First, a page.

CANADA FX DEBT-C$ firms as greenback tide wanes a bit

Thu Oct 2, 2014 4:35pm EDT
 
Email This Article |
Share This Article
  • Facebook
  • LinkedIn
  • Twitter
| Print This Article
[-] Text [+]

* Canadian dollar at C$1.1163 or 89.58 U.S. cents
    * Bond prices lower across the maturity curve

 (Adds details, quotes, updates prices)
    By Leah Schnurr
    TORONTO, Oct 2 (Reuters) - The Canadian dollar firmed
against the greenback on Thursday, recovering some of its recent
losses, but analysts expect the move to be short-lived with the
currency likely to see further declines.
    Several factors have been pulling the loonie lower but the
major driver has been the U.S. dollar's ongoing strength as the
U.S. economy picks up speed and the Federal Reserve is seen as
moving closer to raising interest rates.
    Movements in the greenback continued to steer the Canadian
dollar on Thursday with a U.S. dollar retreat giving the loonie
some breathing room. 
    "There seems to be a general sentiment in the market that
the economic data of late hasn't really been as good as everyone
had expected. The market could be somewhat adjusting their
expectations for when the Fed begins normalizing," said Bipan
Rai, director of foreign exchange strategy at CIBC World Markets
in Toronto.
    "The Canadian dollar is at the mercy of what's happening to
the U.S. dollar right now. Certainly, any sort of strength we do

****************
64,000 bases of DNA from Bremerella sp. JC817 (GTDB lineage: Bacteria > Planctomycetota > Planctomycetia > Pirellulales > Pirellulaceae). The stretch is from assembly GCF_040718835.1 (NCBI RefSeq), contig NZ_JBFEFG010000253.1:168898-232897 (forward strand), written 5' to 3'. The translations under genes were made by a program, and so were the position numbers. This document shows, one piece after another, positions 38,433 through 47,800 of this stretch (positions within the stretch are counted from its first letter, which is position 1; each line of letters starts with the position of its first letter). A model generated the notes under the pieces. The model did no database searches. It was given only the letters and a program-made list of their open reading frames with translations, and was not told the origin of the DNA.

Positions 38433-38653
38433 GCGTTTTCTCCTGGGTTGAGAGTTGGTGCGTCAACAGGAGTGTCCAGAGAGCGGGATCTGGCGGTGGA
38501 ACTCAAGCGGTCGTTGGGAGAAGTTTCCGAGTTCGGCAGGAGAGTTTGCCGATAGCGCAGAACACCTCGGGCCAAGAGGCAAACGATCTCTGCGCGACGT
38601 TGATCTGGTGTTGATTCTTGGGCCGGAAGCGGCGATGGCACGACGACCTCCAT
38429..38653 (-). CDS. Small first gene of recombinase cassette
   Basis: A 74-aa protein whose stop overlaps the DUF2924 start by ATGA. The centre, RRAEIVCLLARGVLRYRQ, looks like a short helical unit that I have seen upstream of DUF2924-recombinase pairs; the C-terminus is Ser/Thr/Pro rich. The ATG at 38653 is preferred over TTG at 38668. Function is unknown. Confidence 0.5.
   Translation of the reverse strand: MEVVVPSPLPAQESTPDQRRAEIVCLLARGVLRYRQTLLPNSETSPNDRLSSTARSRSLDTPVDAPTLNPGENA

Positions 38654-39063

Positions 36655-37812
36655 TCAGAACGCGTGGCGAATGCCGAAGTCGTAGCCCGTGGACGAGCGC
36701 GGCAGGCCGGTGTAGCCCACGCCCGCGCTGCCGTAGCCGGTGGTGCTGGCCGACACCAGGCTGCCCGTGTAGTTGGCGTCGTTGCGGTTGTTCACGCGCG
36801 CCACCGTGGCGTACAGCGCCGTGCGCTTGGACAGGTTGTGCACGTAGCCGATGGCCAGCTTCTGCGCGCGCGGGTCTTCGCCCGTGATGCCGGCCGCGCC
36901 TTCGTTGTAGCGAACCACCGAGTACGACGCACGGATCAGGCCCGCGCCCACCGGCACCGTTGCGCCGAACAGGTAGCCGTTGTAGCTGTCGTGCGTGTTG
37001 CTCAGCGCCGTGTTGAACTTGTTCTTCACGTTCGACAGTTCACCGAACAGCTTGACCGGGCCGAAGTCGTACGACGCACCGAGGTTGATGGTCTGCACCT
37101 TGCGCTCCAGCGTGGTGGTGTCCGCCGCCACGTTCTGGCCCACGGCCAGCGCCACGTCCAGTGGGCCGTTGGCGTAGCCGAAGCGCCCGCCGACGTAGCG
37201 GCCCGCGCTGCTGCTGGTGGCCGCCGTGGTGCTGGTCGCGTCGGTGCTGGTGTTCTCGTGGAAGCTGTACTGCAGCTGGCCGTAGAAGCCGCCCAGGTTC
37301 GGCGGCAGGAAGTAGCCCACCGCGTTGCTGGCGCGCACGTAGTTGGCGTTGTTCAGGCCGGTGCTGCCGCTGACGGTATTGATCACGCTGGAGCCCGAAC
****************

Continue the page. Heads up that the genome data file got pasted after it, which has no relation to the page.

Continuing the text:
get in the loonie, it looks like people are adding to their
hedges and bidding the U.S. dollar back up against it," he said.
    The Canadian dollar ended the North American
session at C$1.1163 to the greenback, or 89.58 U.S. cents,
stronger than Wednesday's close of C$1.1172, or 89.51 U.S.
cents. The loonie climbed to a session high of C$1.1071 in the
overnight session, its firmest level in a week.
    The euro strengthened against the Canadian dollar after the
head of the European Central Bank gave no indication of an
imminent stimulus program through the purchase of sovereign
bonds. 
    The Canadian dollar is likely to resume its downward path as
soon as the U.S. dollar picks up momentum again, but much of the
near-term action will depend on how the U.S. jobs report and
Canadian export data look on Friday, said Scott Smith, senior
market analyst at Cambridge Mercantile Group in Calgary. 
    The currency pairing could break sustainably through C$1.12
if the jobs data comes in strong following a disappointing
August figure, and if the Canadian data is soft, Smith said.
    "The risk with tomorrow is potentially another weak jobs
report out of the U.S. and we may not have the steam to make
another run at C$1.12."
    Canadian government bond prices were lower across the
maturity curve, with the two-year down 1 Canadian
cent to yield 1.120 percent, and the benchmark 10-year
 down 22 Canadian cents to yield 2.095 percent.

 (Editing by Peter Galloway)